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Mental health providers and support services say more people are tapping into help as novel coronavirus skews everyday life. Some services are getting added, dropped or moved online to remain in reach through the global pandemic.

More people are working from home or told the presence of the virus called COVID-19 means they can’t work right now. Some feel isolated as the nation moves in a remote direction as health officials try to slow the spread of the new virus researchers are scrambling to understand.

Through the website, The Bozeman Help Center is keeping a tally of what resources are available to tend to mental wellbeing during this public health crisis.

While the center has stalled its walk-in hours due to the virus, it remains one of the organizations offering trained staff to answer the phone when people call 2-1-1 for support.

“People are stressed out from their work life changing, their home life changing and they’re looking for resources,” said Mandy St. Aubyn, the center’s development and communications coordinator. “Anyone can call 24 hours a day to receive information about community resources, if they’re in crisis, emotional distress or just need someone to talk to.”

Though 2-1-1 is a longstanding national helpline, St. Aubyn said people who call are connected to someone close to home.

Each person’s form of care is different. But St. Aubyn said there are some general practices people can follow to take care of themselves through this abnormal time.

A big piece of that is creating a routine, even as COVID-19 means less time with coworkers or friends.

“Make a goal to check in with at least one person a day,” St. Aubyn said. “Taking care of your physical health is important and figuring out what that looks like for you and what space allows. Go outside if you’re able to.”

Those with access to the internet can tap into free guided workouts or mediation on sites like Youtube.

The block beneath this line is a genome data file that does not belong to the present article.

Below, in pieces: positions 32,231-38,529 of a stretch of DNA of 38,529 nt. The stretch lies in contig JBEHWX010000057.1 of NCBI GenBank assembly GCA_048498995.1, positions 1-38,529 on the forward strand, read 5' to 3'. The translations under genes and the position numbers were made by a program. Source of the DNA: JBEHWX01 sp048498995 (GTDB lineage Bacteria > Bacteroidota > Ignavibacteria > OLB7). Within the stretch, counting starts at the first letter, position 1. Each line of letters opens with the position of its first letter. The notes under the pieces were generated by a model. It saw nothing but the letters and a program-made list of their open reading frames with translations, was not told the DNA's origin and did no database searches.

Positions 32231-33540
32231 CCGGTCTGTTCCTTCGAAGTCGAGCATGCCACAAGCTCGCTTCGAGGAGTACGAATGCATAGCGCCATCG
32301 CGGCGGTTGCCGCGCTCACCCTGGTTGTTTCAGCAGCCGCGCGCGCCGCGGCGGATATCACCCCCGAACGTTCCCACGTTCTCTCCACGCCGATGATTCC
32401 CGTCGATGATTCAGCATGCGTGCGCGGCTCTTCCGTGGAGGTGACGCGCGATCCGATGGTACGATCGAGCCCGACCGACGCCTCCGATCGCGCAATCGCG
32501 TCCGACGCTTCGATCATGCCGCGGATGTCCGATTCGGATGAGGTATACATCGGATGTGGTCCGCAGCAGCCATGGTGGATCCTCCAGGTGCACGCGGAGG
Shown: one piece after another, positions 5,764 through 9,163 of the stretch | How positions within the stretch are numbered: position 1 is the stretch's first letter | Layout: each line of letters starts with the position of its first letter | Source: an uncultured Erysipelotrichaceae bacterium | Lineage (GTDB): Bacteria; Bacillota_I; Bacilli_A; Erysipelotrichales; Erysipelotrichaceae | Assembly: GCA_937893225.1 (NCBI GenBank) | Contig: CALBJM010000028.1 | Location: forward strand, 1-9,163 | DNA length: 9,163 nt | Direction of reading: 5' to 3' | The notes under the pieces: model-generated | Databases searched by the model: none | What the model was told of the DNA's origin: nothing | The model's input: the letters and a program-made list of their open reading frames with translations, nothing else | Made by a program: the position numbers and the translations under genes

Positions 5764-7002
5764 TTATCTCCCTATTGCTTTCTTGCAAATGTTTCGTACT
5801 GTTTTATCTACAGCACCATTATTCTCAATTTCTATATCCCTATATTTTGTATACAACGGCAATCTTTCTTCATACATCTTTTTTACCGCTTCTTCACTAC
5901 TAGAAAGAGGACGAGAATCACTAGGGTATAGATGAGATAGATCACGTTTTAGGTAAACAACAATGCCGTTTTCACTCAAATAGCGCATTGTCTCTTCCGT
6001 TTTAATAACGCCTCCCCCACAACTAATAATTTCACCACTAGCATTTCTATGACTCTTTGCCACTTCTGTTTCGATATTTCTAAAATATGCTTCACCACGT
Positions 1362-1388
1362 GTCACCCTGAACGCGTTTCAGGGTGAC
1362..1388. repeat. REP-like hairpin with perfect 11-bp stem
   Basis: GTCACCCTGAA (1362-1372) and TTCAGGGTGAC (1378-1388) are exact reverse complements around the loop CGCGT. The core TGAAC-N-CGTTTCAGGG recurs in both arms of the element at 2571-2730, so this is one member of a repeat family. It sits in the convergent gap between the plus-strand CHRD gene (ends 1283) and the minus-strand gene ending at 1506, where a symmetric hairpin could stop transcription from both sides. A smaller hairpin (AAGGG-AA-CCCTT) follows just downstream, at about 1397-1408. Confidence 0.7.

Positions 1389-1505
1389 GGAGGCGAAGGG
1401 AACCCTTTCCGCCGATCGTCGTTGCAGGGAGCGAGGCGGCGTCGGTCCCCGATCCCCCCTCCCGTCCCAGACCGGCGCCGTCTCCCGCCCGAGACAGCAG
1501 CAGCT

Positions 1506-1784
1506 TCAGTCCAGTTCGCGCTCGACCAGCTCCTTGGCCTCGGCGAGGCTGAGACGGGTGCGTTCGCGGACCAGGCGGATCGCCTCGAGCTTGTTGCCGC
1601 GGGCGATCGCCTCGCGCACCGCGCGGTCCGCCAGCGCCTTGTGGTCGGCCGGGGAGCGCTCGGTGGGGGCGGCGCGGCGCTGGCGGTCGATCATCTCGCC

The center also has a database of local therapists for those who aren’t yet plugged into counseling but want to be. She said people already in counseling can work with providers on how to still access that support.

“It’s easy when you feel like it’s crisis mode to want to cancel those appointments,” she said.

Mental health providers are figuring out how to offer remote treatment, something that’s not new in Montana.

Maya Howell is the behavioral health director at Community Health Partners, which offers care on a sliding scale based on income in Gallatin and Park counties. She said the clinic moved patients with underlying health issues to either phone or telehealth appointments and hopes to expand that to all counseling sessions by next week.

“We’re constantly looking for ways we can be available while not putting patients or staff at increased risk,” Howell said. “One thing that really warms my heart is financial compensation is not the first priority. If this is something the patient needs and we can’t bill for it, that’s fine.”

Tricia LeQuesne, a licensed counselor with private practice EcoTherapy Counseling in Bozeman, said this week she’s shifted her appointments to video conferences.

“It’s not always going to feel the same as face-to-face but we can still build that relationship,” LeQuesne said. “Ultimately we just need people to know that somebody is there for them through this.”

She said moves by insurers and federal programs like Medicaid to cover more telehealth services during COVID-19 has helped.

LeQuesne suggested those feeling additional anxiety these days can scale back how often they’re on social media and get information from select trusted sources.

People can also feel empowered by the fact there are steps they can take — like washing their hands and social distancing — to slow the spread of this disease.

“We’re all in this waiting moment to moment to see what’s coming next,” she said. “We can focus on our resilience instead of our trauma. Let’s look at the number of people that have survived this. It’s staggering.”

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Katheryn Houghton can be reached at or at 582-2628.